Monday, March 24, 2008

Deschooling the Dialogue

I regularly work with small groups of teachers who are willing to question their teaching style in order to enhance the quality of learning, to increase the teaching outcomes and to enrich their relationship with their students and thus improve the social climate in their classrooms and schools.

We usually spent a lot of time together negotiating how learning could be more meaningful to students, more self-directed and less determined by instruction according to textbooks which are seen as the abstract of the obligatory curriculum.

But we also spent a lot of time reflecting on the constraints which teachers perceive as being imposed to them like the curriculum, the marks, the expectations of the teachers taking over their class in the next grade, the expectations of parents who want their children to be well prepared for secondary school or higher education and for a society where competition rules.

An alternative to closed curriculum base instruction is self-directed learning organized around authentic text productions ("free texts" as Freinet calls it) and meaningful content brought up by the students themselves. This approach "values the unpredictable outcome of self-chosen personal encounter above the certified quality of professional instruction" as Ivan Illich puts it.

Of course this presupposes that teachers are partly convinced that learning can be more self-motivated and self-directed, that children need, that they like and that they want to express themselves and that they are willing to learn by themselves and for themselves.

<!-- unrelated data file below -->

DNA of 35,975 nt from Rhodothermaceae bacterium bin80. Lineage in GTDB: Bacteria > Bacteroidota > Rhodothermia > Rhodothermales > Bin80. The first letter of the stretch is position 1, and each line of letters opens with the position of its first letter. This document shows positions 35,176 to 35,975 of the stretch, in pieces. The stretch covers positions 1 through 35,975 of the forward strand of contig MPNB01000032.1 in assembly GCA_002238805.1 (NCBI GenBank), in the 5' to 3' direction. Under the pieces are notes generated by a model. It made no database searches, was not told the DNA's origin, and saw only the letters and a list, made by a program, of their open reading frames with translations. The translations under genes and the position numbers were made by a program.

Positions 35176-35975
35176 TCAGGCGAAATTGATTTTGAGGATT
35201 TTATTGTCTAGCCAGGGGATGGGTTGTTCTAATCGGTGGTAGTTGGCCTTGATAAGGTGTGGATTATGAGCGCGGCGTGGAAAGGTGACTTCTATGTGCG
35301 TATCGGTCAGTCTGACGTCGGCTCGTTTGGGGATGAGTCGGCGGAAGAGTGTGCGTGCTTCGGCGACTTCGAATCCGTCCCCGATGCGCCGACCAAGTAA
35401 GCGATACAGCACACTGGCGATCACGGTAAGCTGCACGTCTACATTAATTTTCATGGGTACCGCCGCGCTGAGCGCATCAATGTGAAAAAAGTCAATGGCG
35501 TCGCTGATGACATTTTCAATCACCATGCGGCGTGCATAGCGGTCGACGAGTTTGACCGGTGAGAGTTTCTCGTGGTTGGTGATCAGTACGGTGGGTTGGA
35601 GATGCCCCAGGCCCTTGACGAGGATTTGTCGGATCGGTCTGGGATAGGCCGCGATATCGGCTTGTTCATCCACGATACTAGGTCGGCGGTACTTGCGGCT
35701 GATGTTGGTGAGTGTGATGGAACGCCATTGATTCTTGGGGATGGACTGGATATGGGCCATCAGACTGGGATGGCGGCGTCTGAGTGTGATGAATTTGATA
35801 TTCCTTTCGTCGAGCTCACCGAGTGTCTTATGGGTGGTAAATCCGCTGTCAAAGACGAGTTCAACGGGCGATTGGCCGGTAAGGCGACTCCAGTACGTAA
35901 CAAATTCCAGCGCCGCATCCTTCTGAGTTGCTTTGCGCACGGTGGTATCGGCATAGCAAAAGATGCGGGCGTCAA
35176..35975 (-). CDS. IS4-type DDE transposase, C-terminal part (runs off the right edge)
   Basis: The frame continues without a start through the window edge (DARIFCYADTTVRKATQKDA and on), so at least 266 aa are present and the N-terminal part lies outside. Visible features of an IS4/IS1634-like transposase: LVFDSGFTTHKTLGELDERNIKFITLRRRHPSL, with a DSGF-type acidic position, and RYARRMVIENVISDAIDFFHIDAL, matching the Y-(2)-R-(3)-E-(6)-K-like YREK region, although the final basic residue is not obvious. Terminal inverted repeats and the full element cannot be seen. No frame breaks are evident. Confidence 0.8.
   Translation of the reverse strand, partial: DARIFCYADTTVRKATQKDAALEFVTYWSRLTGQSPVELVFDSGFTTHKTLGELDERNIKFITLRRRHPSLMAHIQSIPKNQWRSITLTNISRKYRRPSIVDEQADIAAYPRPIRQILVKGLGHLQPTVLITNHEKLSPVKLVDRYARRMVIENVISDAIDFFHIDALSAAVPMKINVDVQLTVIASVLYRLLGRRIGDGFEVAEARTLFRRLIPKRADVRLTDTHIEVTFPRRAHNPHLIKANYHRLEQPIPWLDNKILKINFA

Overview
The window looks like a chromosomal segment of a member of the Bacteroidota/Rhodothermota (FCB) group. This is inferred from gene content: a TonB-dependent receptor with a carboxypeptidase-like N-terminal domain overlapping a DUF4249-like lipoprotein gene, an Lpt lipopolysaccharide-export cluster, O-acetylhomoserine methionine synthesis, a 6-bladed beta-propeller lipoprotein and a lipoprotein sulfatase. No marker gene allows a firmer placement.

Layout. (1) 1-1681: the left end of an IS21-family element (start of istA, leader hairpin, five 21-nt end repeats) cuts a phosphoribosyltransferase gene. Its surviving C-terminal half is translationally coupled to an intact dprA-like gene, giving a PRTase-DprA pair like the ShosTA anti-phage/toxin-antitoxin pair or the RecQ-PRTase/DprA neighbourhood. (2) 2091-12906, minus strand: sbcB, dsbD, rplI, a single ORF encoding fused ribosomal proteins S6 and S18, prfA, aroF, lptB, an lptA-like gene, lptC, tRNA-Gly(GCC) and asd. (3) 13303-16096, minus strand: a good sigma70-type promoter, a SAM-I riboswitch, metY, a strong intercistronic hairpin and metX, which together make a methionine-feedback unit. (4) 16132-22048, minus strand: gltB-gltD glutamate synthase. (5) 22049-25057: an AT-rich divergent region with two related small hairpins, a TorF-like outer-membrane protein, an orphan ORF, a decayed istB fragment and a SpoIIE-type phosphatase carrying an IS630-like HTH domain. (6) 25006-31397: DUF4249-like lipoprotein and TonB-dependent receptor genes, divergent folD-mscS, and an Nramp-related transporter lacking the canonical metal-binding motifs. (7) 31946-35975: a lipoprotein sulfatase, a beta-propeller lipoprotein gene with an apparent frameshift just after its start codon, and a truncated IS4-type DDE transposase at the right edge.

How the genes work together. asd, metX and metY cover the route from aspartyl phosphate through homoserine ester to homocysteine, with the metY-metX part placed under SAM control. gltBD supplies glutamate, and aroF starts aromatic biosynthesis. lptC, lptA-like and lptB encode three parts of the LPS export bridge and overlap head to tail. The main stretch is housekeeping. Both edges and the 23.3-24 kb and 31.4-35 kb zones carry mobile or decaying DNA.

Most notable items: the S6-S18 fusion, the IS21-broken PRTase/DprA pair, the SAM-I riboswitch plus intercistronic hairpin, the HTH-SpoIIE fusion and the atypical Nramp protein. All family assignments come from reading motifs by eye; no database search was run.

If so, teachers can be fascinated by the motivation of their students and the quality of their reflections but also chocked and confused by their sincerity, especially when they use writing to communicate their personal state of mind, their current emotional disruption, their problems as adolescents, their conflicts with their family, their negative self-image mostly constructed through humiliating experiences in school, their dreams or their sometimes apocalyptical expectations regarding their future.

At the same time through authentic text productions teachers usually make the disillusioning discovery how ineffective their teaching was regarding spelling, grammar and vocabulary. They inevitably have to face their students' incapacity to use in real what they, as teachers, thought they had administered so well to them.

Out of this discovery they not seldom draw the conclusion that they haven't done enough instruction reinforcing their teaching style more than questioning it. (Illich speaks of the "manipulative institutions" (...) which "are either socially or psychologically addictive" where "social addiction, or escalation, consists in the tendency to prescribe increased treatment if smaller quantities have not yielded the desired results." An the students, confronted with their poor spelling usually have adopted the same logic and react in the way that the institution expects them to do - by acknowledging that they should practice more - meaning that they should do more exercises. In Illich's words, students demonstrate already their "Psychological addiction, or habituation, results when consumers become hooked on the need for more and more of the process or product."

In teachertraining teachers have been taught how to organize school around an obligatory curriculum, how to package instruction and certification which means how to do short term testing of instructional outcomes and to validate students work on the percentage of conformity to specific norms.